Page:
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Posted by ESPN.com's Heather Dinich
Georgia Tech sophomore defensive end Derrick Morgan has no problem playing in the shadows of a senior-laden defensive line that includes Michael Johnson, Vance Walker and Darryl Richard.
The attention on them is the very thing that has allowed Morgan to shine.
"You know how good a player Michael Johnson is, so they're just double teaming him which is going to leave me with some one-on-one battles," Morgan said. "It frees me up a lot more in the pass rush and all the attention and focus has been on Mike and the other d-linemen because they already know about them. It's definitely been helpful."
Morgan enters Saturday's game at Virginia Tech leading the ACC in sacks (2.5) and has one fumble recovery. Richard leads in tackles for loss (four), and Walker earned the Yellow Jackets' first safety since 2004 last weekend when he tackled Boston College quarterback Chris Crane in the end zone.
"If there is a strength of our football team," coach Paul Johnson said, "it's probably the front four."
Georgia Tech's pressure on former LSU quarterback Ryan Perrilloux and Crane contributed to its 2-0 start and rising expectations. Regardless of who takes more snaps for Virginia Tech on Saturday -- Sean Glennon or Tyrod Taylor -- more of the same can be expected.
"I'm very impressed with Georgia Tech, that front four," Virginia Tech coach Frank Beamer said, rattling off their jersey numbers. "I mean they're good up front. They're very, very good up front."
"They're not afraid to blitz," he said. "They come all out. They're not shy about that."
The defense doesn't zone blitz as much as it did under former defensive coordinator Jon Tenuta, and can rush more and get pressure on the quarterback while keeping seven in coverage instead of six.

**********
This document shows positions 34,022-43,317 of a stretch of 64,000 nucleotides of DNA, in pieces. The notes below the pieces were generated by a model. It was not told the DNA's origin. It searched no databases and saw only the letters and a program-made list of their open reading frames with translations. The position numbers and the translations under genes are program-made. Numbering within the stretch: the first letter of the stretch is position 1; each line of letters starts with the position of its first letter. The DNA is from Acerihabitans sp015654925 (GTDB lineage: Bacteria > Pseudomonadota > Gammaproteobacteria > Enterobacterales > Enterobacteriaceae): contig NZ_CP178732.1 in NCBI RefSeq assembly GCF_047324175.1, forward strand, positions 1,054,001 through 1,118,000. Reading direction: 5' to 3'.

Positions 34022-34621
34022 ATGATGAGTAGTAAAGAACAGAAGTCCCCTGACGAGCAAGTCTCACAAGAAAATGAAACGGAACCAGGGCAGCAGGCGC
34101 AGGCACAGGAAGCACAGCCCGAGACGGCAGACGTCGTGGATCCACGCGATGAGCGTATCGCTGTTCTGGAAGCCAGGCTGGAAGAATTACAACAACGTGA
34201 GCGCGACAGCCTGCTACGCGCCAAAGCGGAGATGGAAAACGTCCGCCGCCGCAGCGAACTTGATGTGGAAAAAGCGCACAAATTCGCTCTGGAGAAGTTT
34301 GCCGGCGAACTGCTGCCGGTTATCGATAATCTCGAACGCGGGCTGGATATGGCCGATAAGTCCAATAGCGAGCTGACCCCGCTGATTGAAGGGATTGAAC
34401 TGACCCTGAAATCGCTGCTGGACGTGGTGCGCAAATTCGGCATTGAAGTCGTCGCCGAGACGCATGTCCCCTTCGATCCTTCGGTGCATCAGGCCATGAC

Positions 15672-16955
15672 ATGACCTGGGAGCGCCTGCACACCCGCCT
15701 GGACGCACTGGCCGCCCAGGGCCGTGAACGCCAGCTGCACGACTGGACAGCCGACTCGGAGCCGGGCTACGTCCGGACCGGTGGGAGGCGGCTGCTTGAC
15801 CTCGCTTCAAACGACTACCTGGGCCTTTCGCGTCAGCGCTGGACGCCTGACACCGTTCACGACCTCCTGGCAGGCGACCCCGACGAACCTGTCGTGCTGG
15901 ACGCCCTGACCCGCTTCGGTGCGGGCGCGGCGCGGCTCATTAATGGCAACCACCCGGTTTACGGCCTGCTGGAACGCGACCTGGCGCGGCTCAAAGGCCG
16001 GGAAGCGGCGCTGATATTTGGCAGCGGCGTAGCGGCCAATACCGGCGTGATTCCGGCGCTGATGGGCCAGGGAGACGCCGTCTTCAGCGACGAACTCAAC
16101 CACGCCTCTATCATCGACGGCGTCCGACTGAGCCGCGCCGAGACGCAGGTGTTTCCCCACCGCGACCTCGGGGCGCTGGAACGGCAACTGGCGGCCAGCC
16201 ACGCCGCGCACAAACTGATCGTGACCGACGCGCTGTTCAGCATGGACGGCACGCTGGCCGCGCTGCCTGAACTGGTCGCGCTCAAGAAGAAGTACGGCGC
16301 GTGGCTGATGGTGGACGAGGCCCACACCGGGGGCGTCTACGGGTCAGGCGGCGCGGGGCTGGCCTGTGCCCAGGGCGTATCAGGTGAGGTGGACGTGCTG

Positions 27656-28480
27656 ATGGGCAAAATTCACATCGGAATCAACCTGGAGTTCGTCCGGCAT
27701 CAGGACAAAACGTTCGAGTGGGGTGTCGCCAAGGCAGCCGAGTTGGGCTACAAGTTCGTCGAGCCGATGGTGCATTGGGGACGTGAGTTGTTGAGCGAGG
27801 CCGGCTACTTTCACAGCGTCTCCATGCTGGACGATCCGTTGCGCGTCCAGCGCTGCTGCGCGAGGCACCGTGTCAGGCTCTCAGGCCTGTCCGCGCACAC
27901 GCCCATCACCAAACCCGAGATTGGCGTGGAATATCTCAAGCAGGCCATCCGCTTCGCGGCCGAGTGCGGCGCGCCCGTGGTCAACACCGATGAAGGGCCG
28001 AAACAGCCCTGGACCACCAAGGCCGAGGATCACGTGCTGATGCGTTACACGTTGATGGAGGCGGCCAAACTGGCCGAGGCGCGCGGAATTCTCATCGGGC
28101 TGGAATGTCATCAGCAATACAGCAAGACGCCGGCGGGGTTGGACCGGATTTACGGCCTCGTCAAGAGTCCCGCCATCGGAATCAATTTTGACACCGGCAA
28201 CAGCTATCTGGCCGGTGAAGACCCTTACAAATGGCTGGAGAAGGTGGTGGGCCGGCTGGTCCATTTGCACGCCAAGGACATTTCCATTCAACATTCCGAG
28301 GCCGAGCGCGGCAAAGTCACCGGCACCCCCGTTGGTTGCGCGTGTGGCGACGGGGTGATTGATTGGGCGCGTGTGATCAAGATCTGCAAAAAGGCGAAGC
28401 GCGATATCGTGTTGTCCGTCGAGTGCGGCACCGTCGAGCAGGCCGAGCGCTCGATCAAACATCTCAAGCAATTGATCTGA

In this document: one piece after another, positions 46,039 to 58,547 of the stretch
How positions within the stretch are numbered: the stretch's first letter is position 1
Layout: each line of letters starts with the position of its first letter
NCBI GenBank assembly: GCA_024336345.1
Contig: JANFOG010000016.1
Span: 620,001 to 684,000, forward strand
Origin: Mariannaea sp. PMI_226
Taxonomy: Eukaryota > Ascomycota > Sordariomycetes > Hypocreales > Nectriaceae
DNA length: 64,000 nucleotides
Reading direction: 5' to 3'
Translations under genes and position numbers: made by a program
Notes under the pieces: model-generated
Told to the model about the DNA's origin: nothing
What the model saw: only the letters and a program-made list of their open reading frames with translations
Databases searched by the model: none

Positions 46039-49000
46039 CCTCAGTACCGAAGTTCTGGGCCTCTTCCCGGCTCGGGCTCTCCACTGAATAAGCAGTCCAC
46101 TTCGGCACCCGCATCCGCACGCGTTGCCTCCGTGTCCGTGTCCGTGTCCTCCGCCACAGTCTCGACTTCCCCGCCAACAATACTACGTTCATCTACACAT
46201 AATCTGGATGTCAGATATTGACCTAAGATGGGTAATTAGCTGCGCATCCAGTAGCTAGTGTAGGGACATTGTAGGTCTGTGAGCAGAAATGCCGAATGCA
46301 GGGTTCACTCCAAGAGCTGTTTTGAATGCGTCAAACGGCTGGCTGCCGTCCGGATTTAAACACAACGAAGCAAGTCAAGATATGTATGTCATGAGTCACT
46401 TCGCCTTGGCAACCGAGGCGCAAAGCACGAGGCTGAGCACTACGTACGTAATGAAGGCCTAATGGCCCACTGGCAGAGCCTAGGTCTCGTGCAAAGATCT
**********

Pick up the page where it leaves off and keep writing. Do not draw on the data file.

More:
"This is more diverse," Beamer said. "You get more fronts and coming at you out of all the fronts. I think this is tough."
In the Yellow Jackets' 19-16 win against the Eagles, it was four-man pressure most of the time, sometimes five. Very seldom do they bring six or seven. Not only is this arguably the best defensive line in the ACC, it's also one of the most experienced. Richard, who graduated in three years, should have his master's by the end of the season. Their leadership has had a trickle-down effect on the rest of the team.
"You've got to have senior leadership and I think he puts that on the defensive line that they've got to be leaders when they're out there," defensive line coach Giff Smith said. "I think the difference in us right now is we play together as a team. Everybody believes in each other whether you're a senior or a true freshman, you've got GT on your helmet and everybody has to carry their own load."
Walker has been a consistently good player for the Yellow Jackets, and Johnson, an extremely gifted athlete, is still adjusting to his new role. He was a pass-rush specialist and special teams contributor last year. Now he is in his first season as a starter and playing more than 20 snaps a game. Richard might have been the most impressive of the group at Boston College, but Morgan has the most sacks.
"Derrick, he can hold his own in any situation," Smith said.
Morgan said he's learned a lot from playing alongside his veteran teammates, watching game film with them and discussing Xs and Os in the locker room.
"I feel privileged," Morgan said. "We like to think we're one of the best in the nation but we've got to go out there and prove it."